The Sword – Apocryphon (Razor & Tie, 2012)

The%20Sword_Apocryphon_72If I remember correctly, The Sword were among the first bands to get the dreaded “hipster metal” tag lobbed at them when they came seemingly out of nowhere back in 2006 with Age of Winters.  I personally didn’t understand it; since when has ’70′s Sabbath flavored riff rock ever been considered “hip?”  Do hipsters really listen to/like this stuff?  The town I live in has a pretty sizeable hipster contingent, which is quite surprising for being centered smack dab in the asshole of the Midwest, but I have never once seen any of them at a metal or rock show,  they’re too busy drinking coffee and listening to Bon Iver or some shit.  Perhaps it had something to do with the way the band looked; Satan forbid someone make this music without sporting a navel-grazing billy goat beard and a denim vest that smells like a thirty-year-old beer fart.  In reality, it was probably a combination of the hype surrounding the band and a pervasive media presence.  Age of Winters was a competent if flawed album, but The Sword would continue to uh, sharpen their approach with 2008′s excellent Gods of the Earth, an album that (at least to these ears) was both heavier and catchier than what had come before.  I somehow missed the quartet’s third album, the science-fiction concept album Warp Riders, but when Apocryphon was released earlier this year, I was ready to check back in with the band so many metalheads seemingly love to hate.
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Interview: THE ASH EATERS

I must admit, I was late to the party on Brown Jenkins; I didn’t hear them until the inimitable Nathan T. Birk sent me a copy of Death Obsession while he was doing PR work for the once prominent black metal label Moribund Cult. I fell instantly in love with the band’s spellbinding attack, which blended elements of black metal, doom and gothic rock with an appropriately Lovecraftian sense of dread and crumbling sanity. I gave the album a glowing review for the now-defunct Sonic Frontiers(dot)net and subsequently came into contact with band mastermind Umesh Amtey. That correspondence blossomed into a friendship that I’ve had the pleasure of enjoying for several years now; although Amtey and I have never met in person, I consider him a close comrade and look forward to the day when we can raise our glasses together in the same room.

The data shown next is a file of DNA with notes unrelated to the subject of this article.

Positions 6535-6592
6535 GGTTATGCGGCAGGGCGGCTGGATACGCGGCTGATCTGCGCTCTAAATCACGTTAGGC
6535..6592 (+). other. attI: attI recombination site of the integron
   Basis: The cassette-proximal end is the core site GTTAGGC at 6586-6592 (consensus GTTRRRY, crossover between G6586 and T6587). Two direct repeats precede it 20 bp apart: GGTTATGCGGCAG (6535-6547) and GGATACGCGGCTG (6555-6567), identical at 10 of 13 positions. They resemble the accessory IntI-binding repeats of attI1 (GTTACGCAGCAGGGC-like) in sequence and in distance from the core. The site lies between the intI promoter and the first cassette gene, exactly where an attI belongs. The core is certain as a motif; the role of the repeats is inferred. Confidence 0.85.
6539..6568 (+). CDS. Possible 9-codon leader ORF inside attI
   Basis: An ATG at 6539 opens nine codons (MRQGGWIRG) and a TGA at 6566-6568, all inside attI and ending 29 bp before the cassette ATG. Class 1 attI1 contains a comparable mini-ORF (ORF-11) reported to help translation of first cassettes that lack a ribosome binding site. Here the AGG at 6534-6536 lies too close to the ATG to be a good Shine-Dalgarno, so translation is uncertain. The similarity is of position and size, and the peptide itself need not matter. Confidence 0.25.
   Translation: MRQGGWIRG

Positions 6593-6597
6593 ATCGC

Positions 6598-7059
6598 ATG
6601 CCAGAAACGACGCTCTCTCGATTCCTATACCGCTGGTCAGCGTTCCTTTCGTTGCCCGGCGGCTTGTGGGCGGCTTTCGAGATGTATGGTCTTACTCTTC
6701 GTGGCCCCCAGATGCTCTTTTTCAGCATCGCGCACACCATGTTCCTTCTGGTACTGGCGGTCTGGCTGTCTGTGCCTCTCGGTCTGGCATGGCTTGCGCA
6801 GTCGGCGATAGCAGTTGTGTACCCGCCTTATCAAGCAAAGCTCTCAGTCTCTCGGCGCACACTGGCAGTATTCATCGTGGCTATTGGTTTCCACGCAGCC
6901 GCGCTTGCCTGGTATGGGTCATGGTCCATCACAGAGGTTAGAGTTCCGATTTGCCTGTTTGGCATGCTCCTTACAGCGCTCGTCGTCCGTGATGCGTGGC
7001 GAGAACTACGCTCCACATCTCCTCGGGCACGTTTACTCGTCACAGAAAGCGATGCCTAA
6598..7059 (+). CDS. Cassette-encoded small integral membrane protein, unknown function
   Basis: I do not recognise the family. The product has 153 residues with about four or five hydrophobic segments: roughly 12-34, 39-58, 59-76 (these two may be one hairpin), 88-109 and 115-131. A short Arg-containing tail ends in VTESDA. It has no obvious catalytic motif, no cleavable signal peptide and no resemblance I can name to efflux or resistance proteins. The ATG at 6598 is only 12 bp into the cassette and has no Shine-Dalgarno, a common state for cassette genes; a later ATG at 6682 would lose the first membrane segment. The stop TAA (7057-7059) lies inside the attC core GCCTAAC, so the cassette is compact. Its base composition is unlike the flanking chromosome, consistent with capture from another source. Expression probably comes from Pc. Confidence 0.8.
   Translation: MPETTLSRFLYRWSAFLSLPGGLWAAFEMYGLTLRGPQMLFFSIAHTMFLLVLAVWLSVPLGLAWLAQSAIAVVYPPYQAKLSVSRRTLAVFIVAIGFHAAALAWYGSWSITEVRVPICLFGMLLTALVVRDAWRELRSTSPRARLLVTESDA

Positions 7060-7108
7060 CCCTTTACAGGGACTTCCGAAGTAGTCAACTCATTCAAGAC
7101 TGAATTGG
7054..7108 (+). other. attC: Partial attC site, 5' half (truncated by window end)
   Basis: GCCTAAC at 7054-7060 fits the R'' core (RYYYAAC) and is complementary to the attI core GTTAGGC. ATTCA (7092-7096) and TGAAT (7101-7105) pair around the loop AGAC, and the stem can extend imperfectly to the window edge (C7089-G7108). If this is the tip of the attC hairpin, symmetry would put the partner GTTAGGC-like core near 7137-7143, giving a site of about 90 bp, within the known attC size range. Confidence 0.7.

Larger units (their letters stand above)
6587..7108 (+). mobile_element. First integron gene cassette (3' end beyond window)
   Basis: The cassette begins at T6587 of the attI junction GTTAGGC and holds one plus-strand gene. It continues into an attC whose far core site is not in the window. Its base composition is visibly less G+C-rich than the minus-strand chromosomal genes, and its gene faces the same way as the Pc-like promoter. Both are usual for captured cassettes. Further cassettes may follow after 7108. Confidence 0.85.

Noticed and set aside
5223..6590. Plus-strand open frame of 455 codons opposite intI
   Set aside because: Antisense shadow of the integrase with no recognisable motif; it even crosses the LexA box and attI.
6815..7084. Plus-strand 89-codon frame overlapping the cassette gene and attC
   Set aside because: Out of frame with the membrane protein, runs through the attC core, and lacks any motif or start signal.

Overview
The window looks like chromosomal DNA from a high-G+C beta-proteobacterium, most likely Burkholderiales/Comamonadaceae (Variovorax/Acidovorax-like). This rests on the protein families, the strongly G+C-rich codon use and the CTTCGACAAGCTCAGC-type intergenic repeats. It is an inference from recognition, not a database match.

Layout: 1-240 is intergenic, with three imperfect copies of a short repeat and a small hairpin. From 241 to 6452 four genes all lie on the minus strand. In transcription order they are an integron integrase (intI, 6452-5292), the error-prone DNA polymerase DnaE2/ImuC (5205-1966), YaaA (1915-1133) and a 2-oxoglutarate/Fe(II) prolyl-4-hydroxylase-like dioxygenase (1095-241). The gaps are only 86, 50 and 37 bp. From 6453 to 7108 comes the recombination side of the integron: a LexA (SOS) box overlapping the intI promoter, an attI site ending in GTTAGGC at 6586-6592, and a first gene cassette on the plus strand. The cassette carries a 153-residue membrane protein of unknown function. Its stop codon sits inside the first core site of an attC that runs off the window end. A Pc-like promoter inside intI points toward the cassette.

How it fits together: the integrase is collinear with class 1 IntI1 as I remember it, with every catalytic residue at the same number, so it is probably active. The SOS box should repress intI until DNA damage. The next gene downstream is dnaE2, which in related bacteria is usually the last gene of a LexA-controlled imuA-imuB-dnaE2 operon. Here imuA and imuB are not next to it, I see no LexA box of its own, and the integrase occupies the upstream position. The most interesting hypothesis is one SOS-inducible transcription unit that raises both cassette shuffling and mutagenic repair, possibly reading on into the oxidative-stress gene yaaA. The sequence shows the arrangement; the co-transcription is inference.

As a result of our friendship, I’ve had the distinct privilege of watching the next phase of Amtey’s musical journey come into being. The Ash Eaters shares some traits with Brown Jenkins, but is an all together different beast. The guitar-work is more complex, the arrangements are more frantic, attacking the listener from every direction, while at the same time remaining catchy and memorable; Amtey has drawn from a wide range of influences and pushed them forward in every way imaginable.

I’ve been waiting for my chance to interview Mr. Amtey, so when he finally gave Ruining You, the debut Ash Eaters full length, to the world after a string of shorter releases, I knew the time had finally come. While I’ve had many private conversations with him regarding his musical history, motivations, influences, etc, I wanted to afford my readers the same opportunity to learn more about this truly unique individual and the excellent music he’s been releasing over the past several years. I contacted Mr. Amtey via e-mail for the following interrogation.

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